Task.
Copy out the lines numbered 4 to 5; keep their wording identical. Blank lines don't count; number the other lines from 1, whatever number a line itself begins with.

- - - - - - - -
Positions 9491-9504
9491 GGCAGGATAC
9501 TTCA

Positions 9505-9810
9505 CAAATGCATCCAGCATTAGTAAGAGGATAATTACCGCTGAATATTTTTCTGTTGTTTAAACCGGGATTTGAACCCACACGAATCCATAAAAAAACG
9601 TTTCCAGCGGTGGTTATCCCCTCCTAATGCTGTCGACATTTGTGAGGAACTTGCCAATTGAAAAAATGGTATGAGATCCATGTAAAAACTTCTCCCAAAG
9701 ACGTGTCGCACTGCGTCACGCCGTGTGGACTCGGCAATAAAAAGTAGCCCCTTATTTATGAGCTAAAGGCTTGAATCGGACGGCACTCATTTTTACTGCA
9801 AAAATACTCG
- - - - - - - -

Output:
Positions 9505-9810
9505 CAAATGCATCCAGCATTAGTAAGAGGATAATTACCGCTGAATATTTTTCTGTTGTTTAAACCGGGATTTGAACCCACACGAATCCATAAAAAAACG